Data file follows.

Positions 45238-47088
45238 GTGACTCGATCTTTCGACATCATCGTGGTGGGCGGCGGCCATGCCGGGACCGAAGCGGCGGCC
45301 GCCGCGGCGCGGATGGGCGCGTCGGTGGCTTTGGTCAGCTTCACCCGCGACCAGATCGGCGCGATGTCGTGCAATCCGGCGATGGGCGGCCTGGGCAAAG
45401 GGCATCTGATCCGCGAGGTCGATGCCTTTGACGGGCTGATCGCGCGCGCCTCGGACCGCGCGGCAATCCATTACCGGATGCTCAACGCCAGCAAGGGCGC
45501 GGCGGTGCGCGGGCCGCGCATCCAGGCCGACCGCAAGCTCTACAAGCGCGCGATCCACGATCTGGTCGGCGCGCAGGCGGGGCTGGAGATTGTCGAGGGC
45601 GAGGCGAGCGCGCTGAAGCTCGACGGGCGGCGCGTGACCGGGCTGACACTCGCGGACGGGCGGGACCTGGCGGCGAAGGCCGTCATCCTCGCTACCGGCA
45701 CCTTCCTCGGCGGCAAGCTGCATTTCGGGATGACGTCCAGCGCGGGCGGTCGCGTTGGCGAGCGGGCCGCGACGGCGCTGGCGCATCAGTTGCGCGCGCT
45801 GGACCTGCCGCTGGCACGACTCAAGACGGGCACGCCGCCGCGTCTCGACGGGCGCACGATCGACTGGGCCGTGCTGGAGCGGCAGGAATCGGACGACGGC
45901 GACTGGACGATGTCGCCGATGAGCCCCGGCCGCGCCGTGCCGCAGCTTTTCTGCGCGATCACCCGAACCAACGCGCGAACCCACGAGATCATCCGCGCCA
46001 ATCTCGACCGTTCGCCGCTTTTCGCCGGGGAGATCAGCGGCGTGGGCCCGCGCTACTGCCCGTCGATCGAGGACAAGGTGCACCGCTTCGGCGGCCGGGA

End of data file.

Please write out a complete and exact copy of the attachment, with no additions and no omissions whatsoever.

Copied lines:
Positions 45238-47088
45238 GTGACTCGATCTTTCGACATCATCGTGGTGGGCGGCGGCCATGCCGGGACCGAAGCGGCGGCC
45301 GCCGCGGCGCGGATGGGCGCGTCGGTGGCTTTGGTCAGCTTCACCCGCGACCAGATCGGCGCGATGTCGTGCAATCCGGCGATGGGCGGCCTGGGCAAAG
45401 GGCATCTGATCCGCGAGGTCGATGCCTTTGACGGGCTGATCGCGCGCGCCTCGGACCGCGCGGCAATCCATTACCGGATGCTCAACGCCAGCAAGGGCGC
45501 GGCGGTGCGCGGGCCGCGCATCCAGGCCGACCGCAAGCTCTACAAGCGCGCGATCCACGATCTGGTCGGCGCGCAGGCGGGGCTGGAGATTGTCGAGGGC
45601 GAGGCGAGCGCGCTGAAGCTCGACGGGCGGCGCGTGACCGGGCTGACACTCGCGGACGGGCGGGACCTGGCGGCGAAGGCCGTCATCCTCGCTACCGGCA
45701 CCTTCCTCGGCGGCAAGCTGCATTTCGGGATGACGTCCAGCGCGGGCGGTCGCGTTGGCGAGCGGGCCGCGACGGCGCTGGCGCATCAGTTGCGCGCGCT
45801 GGACCTGCCGCTGGCACGACTCAAGACGGGCACGCCGCCGCGTCTCGACGGGCGCACGATCGACTGGGCCGTGCTGGAGCGGCAGGAATCGGACGACGGC
45901 GACTGGACGATGTCGCCGATGAGCCCCGGCCGCGCCGTGCCGCAGCTTTTCTGCGCGATCACCCGAACCAACGCGCGAACCCACGAGATCATCCGCGCCA
46001 ATCTCGACCGTTCGCCGCTTTTCGCCGGGGAGATCAGCGGCGTGGGCCCGCGCTACTGCCCGTCGATCGAGGACAAGGTGCACCGCTTCGGCGGCCGGGA